My mobile phone tells me my doorbell is ringing. Sweet. Of course I can hear the doorbell, but that’s not the point is it? Do I need my microwave oven to tell me by text something is cooked? No. Not sure if I can trust it that far, and of course I need to put the food in to start with so I know it won’t take long. I’m also hungry and eager to eat so I’m not going to wander off – certainly not to the shops for half and hour.
The world of IoT appeals to the child within, the novelty factor, that turns an otherwise dull product into something we want to play with that we forget ourselves. Here’s a case in point; a friend of mine buys a washing machine with some built app connectivity to know how far the wash is going etc. She asks for help on setting it up, fine it’s done, then I ask why did she buy one with this facility? Her reply is “it just came with it so thought it was worth trying out”. Funny thing is, like everyone else, she probably never tries all the various wash cycles and settings right? We stick to the same ones. Why, with a sudden app does the prospect of the multitude of washing options now suddenly appeal? I’ll tell you. Because it’s new and interesting; no other reason. No interest in the machine doing a better job.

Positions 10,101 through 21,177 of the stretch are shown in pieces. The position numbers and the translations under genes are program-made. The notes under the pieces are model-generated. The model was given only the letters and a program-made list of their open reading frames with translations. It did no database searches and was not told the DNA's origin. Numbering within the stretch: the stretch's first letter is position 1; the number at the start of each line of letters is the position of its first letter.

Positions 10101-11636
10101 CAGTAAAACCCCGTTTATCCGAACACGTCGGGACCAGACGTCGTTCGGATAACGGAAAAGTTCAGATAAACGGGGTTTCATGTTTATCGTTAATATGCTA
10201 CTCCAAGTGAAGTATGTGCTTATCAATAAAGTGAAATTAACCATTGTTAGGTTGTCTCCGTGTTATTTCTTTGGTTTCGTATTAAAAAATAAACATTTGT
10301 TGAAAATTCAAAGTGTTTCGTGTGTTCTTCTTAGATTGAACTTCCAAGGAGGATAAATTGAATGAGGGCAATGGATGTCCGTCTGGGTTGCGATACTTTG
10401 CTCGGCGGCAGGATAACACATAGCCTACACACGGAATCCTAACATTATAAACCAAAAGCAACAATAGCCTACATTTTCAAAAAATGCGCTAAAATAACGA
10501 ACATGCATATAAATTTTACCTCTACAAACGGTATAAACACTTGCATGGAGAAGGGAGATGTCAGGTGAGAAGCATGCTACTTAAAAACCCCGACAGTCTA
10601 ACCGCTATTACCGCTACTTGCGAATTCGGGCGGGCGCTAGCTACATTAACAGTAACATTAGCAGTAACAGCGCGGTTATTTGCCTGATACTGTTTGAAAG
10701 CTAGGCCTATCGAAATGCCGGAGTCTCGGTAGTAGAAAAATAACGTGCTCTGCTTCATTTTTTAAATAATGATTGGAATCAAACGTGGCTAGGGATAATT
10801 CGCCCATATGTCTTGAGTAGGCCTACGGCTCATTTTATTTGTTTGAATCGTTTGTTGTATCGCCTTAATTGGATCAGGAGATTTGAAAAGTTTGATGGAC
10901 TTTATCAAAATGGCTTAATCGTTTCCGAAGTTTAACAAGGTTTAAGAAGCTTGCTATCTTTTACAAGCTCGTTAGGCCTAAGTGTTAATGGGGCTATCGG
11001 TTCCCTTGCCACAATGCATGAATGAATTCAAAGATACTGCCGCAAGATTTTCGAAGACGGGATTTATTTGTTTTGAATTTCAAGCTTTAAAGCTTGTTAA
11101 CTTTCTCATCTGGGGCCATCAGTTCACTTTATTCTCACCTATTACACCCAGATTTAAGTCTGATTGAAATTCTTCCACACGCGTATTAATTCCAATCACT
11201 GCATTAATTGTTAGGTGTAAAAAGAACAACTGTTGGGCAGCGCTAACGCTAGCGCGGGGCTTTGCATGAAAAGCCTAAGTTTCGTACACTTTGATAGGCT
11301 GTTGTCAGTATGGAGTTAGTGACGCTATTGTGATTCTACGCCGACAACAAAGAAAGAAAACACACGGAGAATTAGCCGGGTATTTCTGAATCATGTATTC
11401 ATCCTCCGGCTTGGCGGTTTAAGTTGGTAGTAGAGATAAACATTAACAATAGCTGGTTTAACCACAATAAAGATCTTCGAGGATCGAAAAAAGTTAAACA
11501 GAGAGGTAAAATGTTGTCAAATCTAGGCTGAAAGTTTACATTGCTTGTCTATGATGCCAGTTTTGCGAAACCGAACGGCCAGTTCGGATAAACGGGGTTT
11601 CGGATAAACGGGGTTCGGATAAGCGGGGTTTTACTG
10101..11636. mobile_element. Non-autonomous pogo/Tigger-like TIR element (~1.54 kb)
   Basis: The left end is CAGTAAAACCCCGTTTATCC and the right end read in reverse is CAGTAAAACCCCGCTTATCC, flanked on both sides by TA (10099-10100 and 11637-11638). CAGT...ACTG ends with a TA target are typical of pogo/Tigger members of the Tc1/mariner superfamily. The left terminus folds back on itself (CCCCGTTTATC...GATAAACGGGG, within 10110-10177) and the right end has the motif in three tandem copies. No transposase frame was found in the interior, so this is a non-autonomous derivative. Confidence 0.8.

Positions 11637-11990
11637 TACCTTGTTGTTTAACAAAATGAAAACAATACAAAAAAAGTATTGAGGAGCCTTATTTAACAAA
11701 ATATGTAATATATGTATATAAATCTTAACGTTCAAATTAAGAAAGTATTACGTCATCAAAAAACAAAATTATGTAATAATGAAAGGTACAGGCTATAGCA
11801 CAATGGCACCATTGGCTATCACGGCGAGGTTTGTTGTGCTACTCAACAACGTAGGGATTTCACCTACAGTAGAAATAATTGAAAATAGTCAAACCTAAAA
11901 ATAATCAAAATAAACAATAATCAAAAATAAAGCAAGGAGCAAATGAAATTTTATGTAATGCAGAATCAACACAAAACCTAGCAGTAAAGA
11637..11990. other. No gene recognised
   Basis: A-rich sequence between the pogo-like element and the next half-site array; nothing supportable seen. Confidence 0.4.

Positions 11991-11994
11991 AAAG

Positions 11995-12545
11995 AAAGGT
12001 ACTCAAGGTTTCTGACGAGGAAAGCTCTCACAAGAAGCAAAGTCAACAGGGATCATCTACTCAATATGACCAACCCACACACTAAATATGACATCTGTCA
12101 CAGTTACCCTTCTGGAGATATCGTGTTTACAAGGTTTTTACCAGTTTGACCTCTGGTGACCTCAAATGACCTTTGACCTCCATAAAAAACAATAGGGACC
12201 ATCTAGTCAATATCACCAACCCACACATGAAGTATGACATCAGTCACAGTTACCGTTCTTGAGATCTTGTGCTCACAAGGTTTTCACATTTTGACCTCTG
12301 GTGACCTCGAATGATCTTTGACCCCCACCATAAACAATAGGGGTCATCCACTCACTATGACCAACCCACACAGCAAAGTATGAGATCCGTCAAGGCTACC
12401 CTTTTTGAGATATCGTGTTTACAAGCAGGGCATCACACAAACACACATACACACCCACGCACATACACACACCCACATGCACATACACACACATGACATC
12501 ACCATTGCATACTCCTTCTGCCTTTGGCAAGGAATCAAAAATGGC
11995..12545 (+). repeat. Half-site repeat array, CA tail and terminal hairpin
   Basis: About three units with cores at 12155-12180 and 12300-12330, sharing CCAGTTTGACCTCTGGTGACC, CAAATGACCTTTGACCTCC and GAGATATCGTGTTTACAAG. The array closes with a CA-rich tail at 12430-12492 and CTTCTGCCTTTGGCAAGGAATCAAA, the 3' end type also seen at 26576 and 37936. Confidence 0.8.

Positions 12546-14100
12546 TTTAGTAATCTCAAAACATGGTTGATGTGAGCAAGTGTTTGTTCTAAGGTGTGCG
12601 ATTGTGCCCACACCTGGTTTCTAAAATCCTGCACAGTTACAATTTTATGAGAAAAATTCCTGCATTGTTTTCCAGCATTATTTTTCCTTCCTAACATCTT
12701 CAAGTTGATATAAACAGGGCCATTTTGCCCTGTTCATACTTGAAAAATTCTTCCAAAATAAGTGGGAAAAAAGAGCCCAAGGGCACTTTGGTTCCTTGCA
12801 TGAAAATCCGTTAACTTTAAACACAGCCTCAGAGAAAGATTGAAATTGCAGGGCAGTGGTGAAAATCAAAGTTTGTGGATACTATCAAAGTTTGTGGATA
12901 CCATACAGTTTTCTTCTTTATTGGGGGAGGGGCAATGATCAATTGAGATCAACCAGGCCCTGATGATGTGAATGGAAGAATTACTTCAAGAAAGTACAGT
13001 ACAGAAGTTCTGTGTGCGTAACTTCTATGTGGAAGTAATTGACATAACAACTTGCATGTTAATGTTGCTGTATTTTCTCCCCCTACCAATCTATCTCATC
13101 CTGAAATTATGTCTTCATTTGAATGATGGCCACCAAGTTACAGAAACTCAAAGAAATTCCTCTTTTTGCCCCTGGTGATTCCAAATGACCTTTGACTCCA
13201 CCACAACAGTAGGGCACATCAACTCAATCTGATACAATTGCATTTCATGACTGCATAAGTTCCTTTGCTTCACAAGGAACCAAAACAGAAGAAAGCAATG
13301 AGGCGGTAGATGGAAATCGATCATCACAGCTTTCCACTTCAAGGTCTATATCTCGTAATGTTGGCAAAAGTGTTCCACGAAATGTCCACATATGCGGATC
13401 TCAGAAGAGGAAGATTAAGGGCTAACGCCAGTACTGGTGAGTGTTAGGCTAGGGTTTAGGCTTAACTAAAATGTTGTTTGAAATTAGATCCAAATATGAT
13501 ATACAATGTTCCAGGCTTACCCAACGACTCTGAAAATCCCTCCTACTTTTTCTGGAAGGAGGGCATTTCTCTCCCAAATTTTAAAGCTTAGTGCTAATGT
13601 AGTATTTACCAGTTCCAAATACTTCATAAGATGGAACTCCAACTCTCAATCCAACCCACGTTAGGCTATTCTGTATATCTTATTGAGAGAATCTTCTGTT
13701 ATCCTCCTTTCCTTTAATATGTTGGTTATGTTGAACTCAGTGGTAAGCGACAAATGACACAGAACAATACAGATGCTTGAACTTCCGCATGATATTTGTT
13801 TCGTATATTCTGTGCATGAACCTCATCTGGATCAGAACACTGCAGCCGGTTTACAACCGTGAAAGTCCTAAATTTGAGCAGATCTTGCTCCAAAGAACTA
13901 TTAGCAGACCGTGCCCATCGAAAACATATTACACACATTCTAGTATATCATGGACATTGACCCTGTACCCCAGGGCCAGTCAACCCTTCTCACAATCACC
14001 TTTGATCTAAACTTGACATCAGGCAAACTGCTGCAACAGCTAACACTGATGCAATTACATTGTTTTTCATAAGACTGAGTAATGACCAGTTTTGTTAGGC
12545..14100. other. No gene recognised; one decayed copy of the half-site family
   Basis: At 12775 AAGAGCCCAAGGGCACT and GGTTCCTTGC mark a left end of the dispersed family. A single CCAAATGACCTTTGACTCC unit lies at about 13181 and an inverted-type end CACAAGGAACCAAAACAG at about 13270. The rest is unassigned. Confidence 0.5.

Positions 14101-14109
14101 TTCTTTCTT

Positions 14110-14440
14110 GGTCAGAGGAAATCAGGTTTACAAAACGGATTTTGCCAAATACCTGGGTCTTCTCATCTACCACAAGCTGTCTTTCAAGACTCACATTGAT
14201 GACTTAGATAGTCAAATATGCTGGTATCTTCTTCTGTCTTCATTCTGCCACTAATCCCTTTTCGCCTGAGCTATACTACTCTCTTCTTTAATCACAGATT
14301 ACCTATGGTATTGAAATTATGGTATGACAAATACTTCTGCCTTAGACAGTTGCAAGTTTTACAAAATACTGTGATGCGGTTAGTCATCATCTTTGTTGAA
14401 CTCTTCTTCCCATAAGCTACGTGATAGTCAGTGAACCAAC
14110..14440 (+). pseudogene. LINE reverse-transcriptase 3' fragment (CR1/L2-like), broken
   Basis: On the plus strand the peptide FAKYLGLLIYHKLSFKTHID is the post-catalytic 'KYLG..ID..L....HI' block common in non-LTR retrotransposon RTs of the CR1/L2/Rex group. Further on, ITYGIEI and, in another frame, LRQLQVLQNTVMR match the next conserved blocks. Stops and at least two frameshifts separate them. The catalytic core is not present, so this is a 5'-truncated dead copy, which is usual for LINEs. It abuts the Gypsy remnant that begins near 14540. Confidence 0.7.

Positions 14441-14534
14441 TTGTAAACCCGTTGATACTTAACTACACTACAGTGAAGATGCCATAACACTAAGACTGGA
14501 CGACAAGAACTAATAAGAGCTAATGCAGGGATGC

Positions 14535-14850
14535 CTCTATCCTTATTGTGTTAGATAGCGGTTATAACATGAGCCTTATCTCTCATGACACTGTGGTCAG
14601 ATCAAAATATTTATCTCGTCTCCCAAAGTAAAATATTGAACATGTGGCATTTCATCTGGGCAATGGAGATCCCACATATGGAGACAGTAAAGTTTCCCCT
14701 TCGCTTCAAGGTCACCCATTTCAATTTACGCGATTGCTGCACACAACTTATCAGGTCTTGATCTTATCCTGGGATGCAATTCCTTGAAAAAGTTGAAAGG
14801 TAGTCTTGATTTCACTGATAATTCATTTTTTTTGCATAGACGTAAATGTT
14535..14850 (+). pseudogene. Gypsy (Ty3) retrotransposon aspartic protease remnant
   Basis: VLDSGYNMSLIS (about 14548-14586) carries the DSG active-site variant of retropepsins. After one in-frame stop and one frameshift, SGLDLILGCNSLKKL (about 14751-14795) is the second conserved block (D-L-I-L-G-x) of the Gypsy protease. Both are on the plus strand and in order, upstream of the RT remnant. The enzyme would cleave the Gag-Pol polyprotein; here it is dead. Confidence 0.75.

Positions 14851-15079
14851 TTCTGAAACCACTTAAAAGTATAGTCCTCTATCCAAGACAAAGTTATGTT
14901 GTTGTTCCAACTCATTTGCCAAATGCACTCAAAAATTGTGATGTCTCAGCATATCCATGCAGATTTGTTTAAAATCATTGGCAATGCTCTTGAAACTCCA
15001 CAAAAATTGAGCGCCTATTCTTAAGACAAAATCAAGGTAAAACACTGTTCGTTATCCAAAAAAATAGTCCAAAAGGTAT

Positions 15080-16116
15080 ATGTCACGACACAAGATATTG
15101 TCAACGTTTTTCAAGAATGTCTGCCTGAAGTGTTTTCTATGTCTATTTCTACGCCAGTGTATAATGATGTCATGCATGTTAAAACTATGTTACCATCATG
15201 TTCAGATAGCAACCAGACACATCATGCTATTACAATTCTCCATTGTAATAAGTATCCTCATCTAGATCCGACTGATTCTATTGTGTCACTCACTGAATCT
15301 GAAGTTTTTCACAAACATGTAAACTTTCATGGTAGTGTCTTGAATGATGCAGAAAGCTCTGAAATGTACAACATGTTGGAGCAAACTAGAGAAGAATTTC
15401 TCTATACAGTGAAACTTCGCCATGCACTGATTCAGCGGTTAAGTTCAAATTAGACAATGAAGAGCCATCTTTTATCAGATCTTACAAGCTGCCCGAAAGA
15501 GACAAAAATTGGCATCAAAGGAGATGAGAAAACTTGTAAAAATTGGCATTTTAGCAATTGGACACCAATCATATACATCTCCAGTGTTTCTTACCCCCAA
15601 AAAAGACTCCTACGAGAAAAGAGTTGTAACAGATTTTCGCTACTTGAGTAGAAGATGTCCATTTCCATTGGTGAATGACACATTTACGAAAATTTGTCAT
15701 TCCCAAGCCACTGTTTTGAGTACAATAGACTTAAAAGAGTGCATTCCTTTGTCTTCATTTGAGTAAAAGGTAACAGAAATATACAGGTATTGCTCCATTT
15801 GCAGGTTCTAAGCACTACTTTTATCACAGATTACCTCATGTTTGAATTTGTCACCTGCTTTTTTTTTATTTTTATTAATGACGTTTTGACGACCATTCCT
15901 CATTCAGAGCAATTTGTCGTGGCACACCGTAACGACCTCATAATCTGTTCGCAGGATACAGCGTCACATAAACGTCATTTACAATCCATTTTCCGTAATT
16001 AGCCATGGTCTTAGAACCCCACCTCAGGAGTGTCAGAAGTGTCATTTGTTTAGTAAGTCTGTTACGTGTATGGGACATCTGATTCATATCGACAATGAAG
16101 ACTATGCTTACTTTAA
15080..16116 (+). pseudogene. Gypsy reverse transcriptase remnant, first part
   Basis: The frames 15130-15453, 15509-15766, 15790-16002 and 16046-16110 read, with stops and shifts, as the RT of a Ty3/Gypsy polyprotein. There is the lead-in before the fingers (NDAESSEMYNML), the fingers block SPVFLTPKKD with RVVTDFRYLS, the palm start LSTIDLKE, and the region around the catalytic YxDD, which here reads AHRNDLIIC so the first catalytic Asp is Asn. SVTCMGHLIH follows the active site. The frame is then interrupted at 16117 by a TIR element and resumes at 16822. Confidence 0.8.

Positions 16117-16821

We fill our homes with these little islands of choice. They are fun to start with, then being just big kids the novelty wears off, or we find a new shiny thing to play with and the dull function returns. I’ve not asked her, but now its a few months down the line, does she still use the app and use a couple of the wash cycles now? I wouldn’t be surprised if she said yes. I know I’ve gone that way with a few IoT products of late.
While the fun lasts all is good. Perhaps it all works and we find the features useful. However, the darker aspect lingers once we are over the play time. What is this app really doing? What drives my fun? All of that is generally lost in the excitement.
Now, sometimes in the dark of the night, I might wake wondering what does my toaster know about me? Who is it telling that I like one slice for breakfast at the same time on a weekday morning, and that I perhaps skip breakfast at the weekend? What have I given up to someone, or something out there in a far away country.
And, if its sending data out, what can be coming back in? I read an article once where an aquarium was used to pivot an attack on a hotel. I often cast glances at the toaster now while I make my breakfast, just wondering if it’s really just a toaster now…